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Artist Feature

Every week an artist is featured whose single image was published by Der Greif. The Feature shows the image in the original context of the series.

Carl Oliver Ander - Time Marches On

Feb 28, 2018

Every tick-tock of the clock is a reminder of life getting closer to an end. A constant, emotionless memento mori. Some lifespans (stones) outlive us humans. Some are so short that the only way to preserve their existence is by being photographed (waves). Time Marches On is a project consisting of numerous small series within the same. The motifs that may seem randomly selected at first sight is brought together by the subject they depict; the notion of time constantly moving forward.


The project unfolded itself in a period where I personally had trouble getting along with the thought of every second being a second closer to an end. I reflected on alternative ways to perceive and measure time. Tools that is not that exact and ruthless as the mechanical clock. I looked for signs of time passing by, both in nature and in daily life, like the growing roots of a houseplant or the mundane eating of a Sunday pizza.


The complete series consist of about 130 photographs. The series within the serie function like chapters in a book. Each chapter deals with a different view on the concept of time. Some of the photographs may seem to appear several times. But all images are in fact individual photographs. Many of the pictures are taken with just a minor dislocation in time and perspective to construct an illusion of repetition, stressing the unstoppable progress of time marching on.

Artist Blog

The blog of Der Greif is written entirely by the artists who have been invited to doing an Artist-Feature. Every week, we have a different author.

Our Sun, The Giver Of Life – Carl Ander

Mar 06, 2018 - Carl Oliver Ander

The sun is the one energy source that links all life. Since the dawn of time, Earth’s civilizations have variously paid homage to the sun as the symbol of wisdom, compassion and enlightenment. It’s the healer of physical and spiritual maladies, and the fundamental source of fertility, growth, and renewal.

(Work in progress)

A Game Of Badminton – Carl Ander

Mar 05, 2018 - Carl Oliver Ander

My interest in perception of time got a very literal output in the series Game of Badminton. The installation consists of 20 photographs depicting a badminton shuttlecock in play during a game. When photographed, the shuttle-cock is in motion, but with the cameras ability of short shutter speed this motion is killed/frozen.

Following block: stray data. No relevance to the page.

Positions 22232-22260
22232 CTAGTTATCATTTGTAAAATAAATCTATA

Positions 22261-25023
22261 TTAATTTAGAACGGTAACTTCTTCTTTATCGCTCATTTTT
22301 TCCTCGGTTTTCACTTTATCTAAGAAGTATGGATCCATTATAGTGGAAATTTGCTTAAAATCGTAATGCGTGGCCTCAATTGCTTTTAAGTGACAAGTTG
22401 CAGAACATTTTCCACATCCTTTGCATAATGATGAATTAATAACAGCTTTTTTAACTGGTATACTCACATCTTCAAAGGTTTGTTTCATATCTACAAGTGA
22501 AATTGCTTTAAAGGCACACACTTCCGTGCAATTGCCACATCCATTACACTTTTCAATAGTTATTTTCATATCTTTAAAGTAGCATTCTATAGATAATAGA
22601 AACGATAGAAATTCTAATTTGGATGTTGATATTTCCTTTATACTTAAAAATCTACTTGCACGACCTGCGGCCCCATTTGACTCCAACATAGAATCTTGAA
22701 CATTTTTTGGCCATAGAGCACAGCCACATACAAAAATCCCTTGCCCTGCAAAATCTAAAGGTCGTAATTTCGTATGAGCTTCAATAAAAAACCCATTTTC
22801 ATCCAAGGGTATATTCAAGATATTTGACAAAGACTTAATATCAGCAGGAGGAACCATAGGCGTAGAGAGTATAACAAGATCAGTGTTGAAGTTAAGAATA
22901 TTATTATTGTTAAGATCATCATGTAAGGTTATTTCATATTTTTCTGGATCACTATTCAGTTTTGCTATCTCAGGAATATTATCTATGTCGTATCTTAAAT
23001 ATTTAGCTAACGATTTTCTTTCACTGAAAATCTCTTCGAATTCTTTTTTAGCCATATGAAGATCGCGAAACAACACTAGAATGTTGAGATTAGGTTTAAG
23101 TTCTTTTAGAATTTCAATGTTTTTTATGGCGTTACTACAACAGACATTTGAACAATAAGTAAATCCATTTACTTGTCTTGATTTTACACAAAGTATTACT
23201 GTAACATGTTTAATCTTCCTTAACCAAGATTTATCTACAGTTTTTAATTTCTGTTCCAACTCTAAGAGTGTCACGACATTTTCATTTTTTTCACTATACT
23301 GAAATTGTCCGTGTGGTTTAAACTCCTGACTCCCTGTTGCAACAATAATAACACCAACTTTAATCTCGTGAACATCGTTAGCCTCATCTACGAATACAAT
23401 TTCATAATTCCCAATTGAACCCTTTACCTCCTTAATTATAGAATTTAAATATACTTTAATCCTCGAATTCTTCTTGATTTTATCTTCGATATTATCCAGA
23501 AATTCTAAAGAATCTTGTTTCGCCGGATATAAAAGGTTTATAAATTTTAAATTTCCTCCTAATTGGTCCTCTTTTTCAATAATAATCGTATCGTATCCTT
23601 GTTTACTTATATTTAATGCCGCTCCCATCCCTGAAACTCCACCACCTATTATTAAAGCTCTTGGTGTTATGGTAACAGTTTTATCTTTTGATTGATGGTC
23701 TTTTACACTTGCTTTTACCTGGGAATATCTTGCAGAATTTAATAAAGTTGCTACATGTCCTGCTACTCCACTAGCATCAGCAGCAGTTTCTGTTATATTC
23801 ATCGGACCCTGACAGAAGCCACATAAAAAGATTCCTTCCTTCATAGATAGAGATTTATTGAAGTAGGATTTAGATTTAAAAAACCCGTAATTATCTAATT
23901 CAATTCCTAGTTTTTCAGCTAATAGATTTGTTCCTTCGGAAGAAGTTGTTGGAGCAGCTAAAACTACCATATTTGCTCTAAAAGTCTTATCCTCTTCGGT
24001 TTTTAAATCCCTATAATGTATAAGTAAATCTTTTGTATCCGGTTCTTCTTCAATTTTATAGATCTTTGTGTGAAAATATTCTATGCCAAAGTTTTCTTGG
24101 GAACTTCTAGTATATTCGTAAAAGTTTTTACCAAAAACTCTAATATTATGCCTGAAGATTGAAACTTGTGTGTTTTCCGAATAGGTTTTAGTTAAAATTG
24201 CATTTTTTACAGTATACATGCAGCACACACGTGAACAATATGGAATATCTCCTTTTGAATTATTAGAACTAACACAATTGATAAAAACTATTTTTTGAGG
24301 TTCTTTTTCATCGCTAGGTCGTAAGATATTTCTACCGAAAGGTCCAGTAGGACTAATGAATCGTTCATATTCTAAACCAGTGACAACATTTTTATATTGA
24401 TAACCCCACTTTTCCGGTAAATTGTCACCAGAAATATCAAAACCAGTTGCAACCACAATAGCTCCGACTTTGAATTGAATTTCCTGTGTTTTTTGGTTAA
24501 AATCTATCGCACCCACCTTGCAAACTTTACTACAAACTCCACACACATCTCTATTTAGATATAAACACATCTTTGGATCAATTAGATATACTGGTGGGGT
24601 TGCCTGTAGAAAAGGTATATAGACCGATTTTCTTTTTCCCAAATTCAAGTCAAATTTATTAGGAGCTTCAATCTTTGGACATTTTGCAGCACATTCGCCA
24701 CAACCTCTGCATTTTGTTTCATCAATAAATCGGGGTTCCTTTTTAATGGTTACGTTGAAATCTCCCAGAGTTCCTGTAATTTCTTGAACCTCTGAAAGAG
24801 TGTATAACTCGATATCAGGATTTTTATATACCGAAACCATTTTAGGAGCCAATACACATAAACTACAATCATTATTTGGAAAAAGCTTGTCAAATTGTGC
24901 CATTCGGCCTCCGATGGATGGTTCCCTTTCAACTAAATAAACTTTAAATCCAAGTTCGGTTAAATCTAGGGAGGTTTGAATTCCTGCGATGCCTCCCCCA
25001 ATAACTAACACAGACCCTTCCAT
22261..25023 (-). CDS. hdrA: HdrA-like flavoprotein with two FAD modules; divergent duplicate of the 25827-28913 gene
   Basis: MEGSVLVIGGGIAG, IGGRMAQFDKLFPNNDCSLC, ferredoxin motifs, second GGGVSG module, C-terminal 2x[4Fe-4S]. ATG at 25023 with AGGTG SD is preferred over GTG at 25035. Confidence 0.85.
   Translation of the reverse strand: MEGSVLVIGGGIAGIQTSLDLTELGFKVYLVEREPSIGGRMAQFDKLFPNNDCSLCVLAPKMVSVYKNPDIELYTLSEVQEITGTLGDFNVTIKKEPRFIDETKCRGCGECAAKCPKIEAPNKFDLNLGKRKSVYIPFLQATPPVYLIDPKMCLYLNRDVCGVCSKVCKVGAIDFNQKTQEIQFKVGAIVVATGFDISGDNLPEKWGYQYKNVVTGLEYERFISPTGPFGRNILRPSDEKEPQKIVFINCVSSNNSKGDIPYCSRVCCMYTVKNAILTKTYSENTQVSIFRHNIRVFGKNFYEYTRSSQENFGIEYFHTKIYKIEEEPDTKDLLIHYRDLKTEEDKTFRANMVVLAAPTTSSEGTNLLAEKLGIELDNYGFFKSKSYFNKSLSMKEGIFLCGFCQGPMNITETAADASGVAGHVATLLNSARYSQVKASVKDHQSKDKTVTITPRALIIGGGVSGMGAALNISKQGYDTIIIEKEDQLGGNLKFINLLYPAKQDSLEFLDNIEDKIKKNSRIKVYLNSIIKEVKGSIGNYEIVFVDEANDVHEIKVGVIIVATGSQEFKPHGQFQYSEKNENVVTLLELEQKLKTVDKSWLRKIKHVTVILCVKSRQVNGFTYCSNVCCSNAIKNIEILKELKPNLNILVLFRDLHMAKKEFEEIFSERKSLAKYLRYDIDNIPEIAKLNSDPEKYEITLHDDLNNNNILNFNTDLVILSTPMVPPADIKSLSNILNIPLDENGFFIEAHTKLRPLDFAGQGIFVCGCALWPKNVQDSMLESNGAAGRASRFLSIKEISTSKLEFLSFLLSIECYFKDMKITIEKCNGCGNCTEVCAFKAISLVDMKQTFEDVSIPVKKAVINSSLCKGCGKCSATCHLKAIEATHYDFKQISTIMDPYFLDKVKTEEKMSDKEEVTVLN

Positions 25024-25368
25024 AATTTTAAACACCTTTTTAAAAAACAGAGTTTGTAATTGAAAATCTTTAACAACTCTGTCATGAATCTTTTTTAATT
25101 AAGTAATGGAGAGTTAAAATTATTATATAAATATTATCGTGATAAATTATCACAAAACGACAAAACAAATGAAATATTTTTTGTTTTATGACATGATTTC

Gathering all the photographs in the same room, enables a possibility for the viewer to look both back and forward in time. A sense of being in a frozen time period (the period of a badminton game) is constructed. This is further enhanced by the hanging of the photographs. The room and space of a badminton field is recreated by letting the hanging be determined by where the picture was taken in the original space.


For the visual identity of the exhibition (showed at Galleri Monitor 2016) I worked with graphic designer Tor Weibull, who talks about his part here.

Static Motion Prologue

Mar 02, 2018 - Carl Oliver Ander

In my second post I’ve decided to show some of the material which sparked the ideas behind the series Static Motion that I presented yesterday. It all began after flipping through a 1950s instruction book of table tennis (How to play Table Tennis by Jack Kerrington). The book instructs through both texts and photographs on how to play table tennis in a proper way. How to move your arm and body and how to perform the strokes. Frequently series of photographs was used, showing the stroke being performed step by step. Probably since a single picture was found deficient of showing the whole movement. I started collecting other sport manuals and soon found similarities in how photography had been used. The body motions instructed was clarified and enhanced through additional symbols; arrows, lines, crosses and circles. The single photograph is not enough in itself for this task. These illustrations have been added to the photographs afterwards to indicate directions of motion, explaining what had happened before and after the captured moment. This is often seen as one of the photographic mediums strengths (the decisive moment), but in this case the capturing of a moment becomes its limitation.

Static Motion – Carl Ander

Mar 01, 2018 - Carl Oliver Ander

The series Static Motion is built around a paradox. Photography being a static medium, makes it restricted in depicting actual motion. The motion that the viewer might see in a photograph is all happening in their head. Photography’s ability to freeze a motion is an advantage when for example studying the galloping of a horse. (The Horse in motion, Eadweard Muybridge, 1878). However, photography’s inevitable freezing characteristics, as opposed to video, becomes a problem when the visualization of movement is the primary goal. In the series I’ve played with this limitation of the photographic medium. Is it possible to visualize motion using a static medium?